Described as the “King of Adaptogens,” Eleutherococcus senticosus is one of the most important adaptogens known to this day.4 Brekhman first became intrigued by the shrub that grew profusely across the Siberian peninsula when he noticed that the spotted deer sought out the shrub and ate the leaves when their antlers were growing, as well as when they appeared sick. He discovered that the plant had remarkable properties that supported a strong and healthy immune response to challenges, particularly to respiratory infections, but it also was shown to help support physical work capacity, increase mental clarity and focus, suppress an excessive amount of the stress hormone cortisol, regulate the adrenals, and facilitate and regulate the utilization of glucose by the muscles.5,6,7,8 Brekhman had been able to isolate and identify key biologically active compounds in the plant’s leaves and roots called glycosides, or eleutherosides, with eleutherosides B and E being most valuable.9 Later studies have confirmed the importance of these eleutherosides, but only when found in whole ethanolic extracts.10
In one of the most comprehensive reviews of Eleutherococcus senticosus available, the late Professor Norman Farnsworth of the University of Illinois at Chicago, stated, “There are numerous reports of the ability of ES extracts to inhibit or modulate a disease process….The return to normal of …patients following ES treatment is an example of the ability of this extract to normalize pathological conditions regardless of the direction of change.”11
In his study, concluded in 1983, Professor Farnsworth confirmed that Eleutherococcus senticosus helped glucose cross the cell barriers (membranes) to be more easily absorbed. As a result, the sugar levels in the blood returned to normal more quickly. The results of this more efficient cellular activity is that after taking ES, there is more energy available to carry out difficult tasks. The body can perform better with less fatigue. It has been confirmed at research centers throughout the world that when a subject is taking adaptogens such as Eleutherococcus senticosus the body has a better supply of fuel and a lower buildup of wastes (lactic acid) that lead to exhaustion and poor functioning.12
Another extremely beneficial adaptogen is Rhaponticum carthamoides. Used to maintain muscle mass through its unique ability to supply oxygen more easily to tired muscles and to enrich the oxygen-carrying capacity of red blood cells, it also stimulates the metabolism and supports the biosynthesis of muscle tissue.13 In its unique ability to increase the development of healthy muscle and tissue, it has been shown to aid in the healing of ulcers.14,15
Also used to help support gastric health is the adaptogen, Schizandra chinensis.16 Shown in clinical studies to support the health of the stomach, it is believe to help suppress excessive stomach acid. Valuable for its ability to improve recovery from fatigue and exhaustive physical work and to increase the quantitative and qualitative ability for performing physical work, it also increases endurance, sharpens the senses, and raises the general tonus in the organism.17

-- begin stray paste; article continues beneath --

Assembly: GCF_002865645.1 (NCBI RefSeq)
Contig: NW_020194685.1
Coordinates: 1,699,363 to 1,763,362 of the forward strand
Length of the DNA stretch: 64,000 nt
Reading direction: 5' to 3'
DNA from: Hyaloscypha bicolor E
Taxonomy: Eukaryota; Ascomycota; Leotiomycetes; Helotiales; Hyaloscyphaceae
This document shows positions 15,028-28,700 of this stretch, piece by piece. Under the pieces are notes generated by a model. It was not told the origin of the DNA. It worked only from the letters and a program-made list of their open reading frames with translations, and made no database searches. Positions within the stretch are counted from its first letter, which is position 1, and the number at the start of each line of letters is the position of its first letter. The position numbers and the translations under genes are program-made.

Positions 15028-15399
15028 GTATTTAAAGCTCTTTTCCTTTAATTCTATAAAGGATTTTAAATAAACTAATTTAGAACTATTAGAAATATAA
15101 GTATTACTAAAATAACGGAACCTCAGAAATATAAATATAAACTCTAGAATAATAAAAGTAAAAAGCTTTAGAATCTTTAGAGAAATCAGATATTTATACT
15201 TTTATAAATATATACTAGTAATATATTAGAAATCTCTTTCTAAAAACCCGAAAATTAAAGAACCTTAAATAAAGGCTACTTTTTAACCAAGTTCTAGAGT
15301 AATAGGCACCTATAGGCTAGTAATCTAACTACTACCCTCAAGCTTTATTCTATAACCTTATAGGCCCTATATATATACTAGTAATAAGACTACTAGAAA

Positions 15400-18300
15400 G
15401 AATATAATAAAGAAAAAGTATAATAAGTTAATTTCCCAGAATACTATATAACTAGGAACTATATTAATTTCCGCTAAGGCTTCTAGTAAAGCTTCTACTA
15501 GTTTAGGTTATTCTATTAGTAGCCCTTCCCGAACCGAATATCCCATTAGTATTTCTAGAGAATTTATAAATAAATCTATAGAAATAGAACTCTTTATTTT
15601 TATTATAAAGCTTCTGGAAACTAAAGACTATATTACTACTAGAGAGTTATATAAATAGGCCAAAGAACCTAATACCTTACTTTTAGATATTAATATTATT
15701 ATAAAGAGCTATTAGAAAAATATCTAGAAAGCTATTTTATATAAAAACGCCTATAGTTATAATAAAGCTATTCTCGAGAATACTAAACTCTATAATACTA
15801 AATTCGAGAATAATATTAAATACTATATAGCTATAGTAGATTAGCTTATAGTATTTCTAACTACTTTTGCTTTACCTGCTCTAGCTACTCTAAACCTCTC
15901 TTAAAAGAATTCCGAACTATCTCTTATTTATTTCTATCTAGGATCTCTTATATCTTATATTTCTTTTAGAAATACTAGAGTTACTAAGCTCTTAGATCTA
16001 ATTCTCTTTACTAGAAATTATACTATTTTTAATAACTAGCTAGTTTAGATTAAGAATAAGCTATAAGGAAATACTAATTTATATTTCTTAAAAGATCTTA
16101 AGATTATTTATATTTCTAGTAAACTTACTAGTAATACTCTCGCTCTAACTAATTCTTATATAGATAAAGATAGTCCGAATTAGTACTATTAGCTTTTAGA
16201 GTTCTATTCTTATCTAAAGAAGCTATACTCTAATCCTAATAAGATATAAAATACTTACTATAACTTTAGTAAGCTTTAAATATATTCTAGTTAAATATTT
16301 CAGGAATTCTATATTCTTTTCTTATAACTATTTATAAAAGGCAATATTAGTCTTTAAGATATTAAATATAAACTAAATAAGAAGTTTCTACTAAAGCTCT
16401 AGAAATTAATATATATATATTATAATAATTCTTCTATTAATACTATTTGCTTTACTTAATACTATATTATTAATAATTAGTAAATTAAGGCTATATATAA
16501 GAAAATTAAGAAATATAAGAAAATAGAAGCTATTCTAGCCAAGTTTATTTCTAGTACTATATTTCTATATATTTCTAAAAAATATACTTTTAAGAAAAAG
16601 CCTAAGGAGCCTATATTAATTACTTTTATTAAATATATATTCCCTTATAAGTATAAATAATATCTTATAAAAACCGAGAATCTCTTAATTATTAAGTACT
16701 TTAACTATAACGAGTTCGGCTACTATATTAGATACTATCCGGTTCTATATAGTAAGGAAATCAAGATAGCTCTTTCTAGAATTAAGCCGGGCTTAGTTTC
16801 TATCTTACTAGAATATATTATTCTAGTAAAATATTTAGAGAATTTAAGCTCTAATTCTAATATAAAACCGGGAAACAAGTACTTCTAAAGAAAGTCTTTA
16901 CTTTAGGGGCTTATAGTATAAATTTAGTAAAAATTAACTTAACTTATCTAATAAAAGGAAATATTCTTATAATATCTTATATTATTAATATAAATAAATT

In a published study done in 1989 entitled “Studies of the Effect of Schizandra chinensis Extract on Horses Submitted to Exercise and Maximum Effort,” Schizandra chinensis was shown to “augment the utilization of oxygen, and improve the gaseous exchange in the lungs and cells. This, in turn, would result in a better recovery of the respiratory frequency after an intense physical effort.”18
Schizandra chinensis has long been prized by the Chinese for its hepato-protective, or liver protective, properties. In TCM (Traditional Chinese Medicne) Schizandra was known as a tonic for anti-aging, improved skin, and sexual function. This may be due to its benefitical action on liver function.19
Rhodiola rosea, or golden root, contains seventeen amino acids, plus many vitamins and trace elements. Important active compounds include rosavins and salidrosides. The root generally strengthens the nervous system and digestive system, and reduces exhaustion through its tonic effect.20 It has also been shown to increase the utilization of lipids (fats) as an energy source, currently of great interest in athletes of all types, especially endurance.21
Aralia mandschurica is another adaptogen that can provide important supportive nutrition for a healthy digestive tract.22,23,24 It also improves stamina during physical exercise, as well as increasing the oxidation-reduction process of the tissues. This leads to better recovery after physical exercise.25
From Brehkman’s beginnings in the 1940’s to now, more plants have been added that show significant value as adaptogens. With the increasing interest in these remarkable plants and the wholly beneficial effects they have on health and wellness, we expect continued research will expand in this field of study.